Henri Joseph Harpignies (1819 - 1916)
[Harpignies] is a master of form, and has long been a force in the development of landscape painting, and much of what is best in it now is traceable to his influence, especially in regard to drawing and composition.
-William A. Coffin, The Century, 1898, pg. 395
Henri-Joseph Harpignies’ life extended beyond the span of many artistic movements in France. During his youth the Barbizon painters were challenging the classical landscape tradition and forcing the public to recognize that landscape painting should be appreciated as an art equal to that of historical or mythological painting. During the latter half of his life the movement of Realism was still exerting its hold over artists, influenced by the social situations of the day, and Impressionism and later Post-Impressionism began their own search for new representations of landscape and its effects. While Harpignies began his public career rather late in life, comparatively speaking, he clearly was most affected by the earlier interests espoused by the landscape painters of the first half of the nineteenth century, mostly Jean-Baptiste-Camille Corot. Harpignies lived through a number of changing styles but remained steadfast in his appreciation of landscape painting and especially views of Italy of which he wrote that “It was Rome which found, created, sustained me-and which sustains me still; it is to Rome that I owe not only my most noble emotions by my finest inspirations. That is what should be said above everything, that all who desire to learn can go there and face to face with beauty realize how enchanting it is.” (quoted in Lorinda Munson Bryant’s French Picture and Their Painters, London: T. Fisher Unwin, 1923, pg. 183) With its classical connotations, Rome became the primary source of inspiration for Harpignies who became a master landscape painter in the tradition of Corot.
Henri-Joseph Harpignies was born July 24, 1819 in Valenciennes. His parents were of Belgian origin and came to France and established a sugar beet factory in Famars around 1825, working in this as well as a number of other jobs. The first years of his life were spent alongside his father, mother, and also his uncle, in the middle of a bourgeois lifestyle which had been cultivated by his father’s many commercial exploits. It was also here that he gained an appreciation for nature, writing, “Already nature pleased me, the sun and the beautiful days made me happy. I often sketched on paper trying to reproduce what I saw.” (Henri Harpignies: 1819-1916, ex. cat., Valenciennes : Musée des Beaux-arts, 1970, pg. 12)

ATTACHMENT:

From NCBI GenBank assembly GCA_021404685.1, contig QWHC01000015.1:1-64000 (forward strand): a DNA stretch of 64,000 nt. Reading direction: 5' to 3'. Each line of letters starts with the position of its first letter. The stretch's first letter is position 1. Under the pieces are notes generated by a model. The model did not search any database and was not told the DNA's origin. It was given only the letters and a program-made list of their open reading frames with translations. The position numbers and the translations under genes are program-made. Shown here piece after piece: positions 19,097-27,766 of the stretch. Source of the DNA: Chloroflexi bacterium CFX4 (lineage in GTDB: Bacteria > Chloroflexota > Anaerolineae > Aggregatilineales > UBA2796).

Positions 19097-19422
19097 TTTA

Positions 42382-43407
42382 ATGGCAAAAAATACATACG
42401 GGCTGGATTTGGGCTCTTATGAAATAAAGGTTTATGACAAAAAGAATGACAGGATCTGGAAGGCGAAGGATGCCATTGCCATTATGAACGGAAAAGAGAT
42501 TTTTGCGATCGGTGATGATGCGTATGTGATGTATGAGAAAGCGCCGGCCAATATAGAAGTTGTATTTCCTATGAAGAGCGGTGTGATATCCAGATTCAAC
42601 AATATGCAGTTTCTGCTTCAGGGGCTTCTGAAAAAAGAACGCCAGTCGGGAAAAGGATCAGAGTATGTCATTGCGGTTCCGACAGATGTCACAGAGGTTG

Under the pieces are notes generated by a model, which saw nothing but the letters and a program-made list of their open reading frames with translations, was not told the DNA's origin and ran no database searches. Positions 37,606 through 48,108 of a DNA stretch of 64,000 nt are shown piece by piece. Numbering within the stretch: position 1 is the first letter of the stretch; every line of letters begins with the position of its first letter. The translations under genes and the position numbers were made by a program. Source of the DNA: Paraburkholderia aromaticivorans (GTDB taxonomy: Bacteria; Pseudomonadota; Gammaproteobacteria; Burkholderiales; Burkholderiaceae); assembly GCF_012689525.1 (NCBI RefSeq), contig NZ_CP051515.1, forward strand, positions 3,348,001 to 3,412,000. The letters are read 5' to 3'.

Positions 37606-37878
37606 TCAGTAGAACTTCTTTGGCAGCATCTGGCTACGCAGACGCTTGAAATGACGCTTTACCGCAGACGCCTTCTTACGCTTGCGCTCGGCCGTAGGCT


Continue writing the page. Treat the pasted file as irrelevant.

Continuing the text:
The Revolution of 1848 broke out shortly after Harpignies’ relocation to Paris. To escape the tumultuous events that were plaguing the city, he fled to Famars where his family remained and the next year began traveling with his teacher Achard to Brussels, Belgium, where they stayed for a year. But Harpignies wrote disparagingly that “the beer every night was bad business for painting (Henri Harpignies, pg. 22). Tired of Belgium, his father allowed him to go to Baden-Baden Germany, a region with rich landscapes. Still, Harpignies’ time in Germany did not bring him great satisfaction. Instead, under the advice of many, he left for Rome in November of 1850, following his tenet that “All if for art, all for the beautiful…” (Harpignies, pg. 23) In a direct statement to the other French artists working in other styles who rejected the associations that Italy had with the classical tradition of the Salon, Harpignies wrote (quoted in Bailly-Herzberg, Janine, L’Art du Paysage de l’Atelier au Plein Air, Paris: Flammarion, 2000, pg. 176):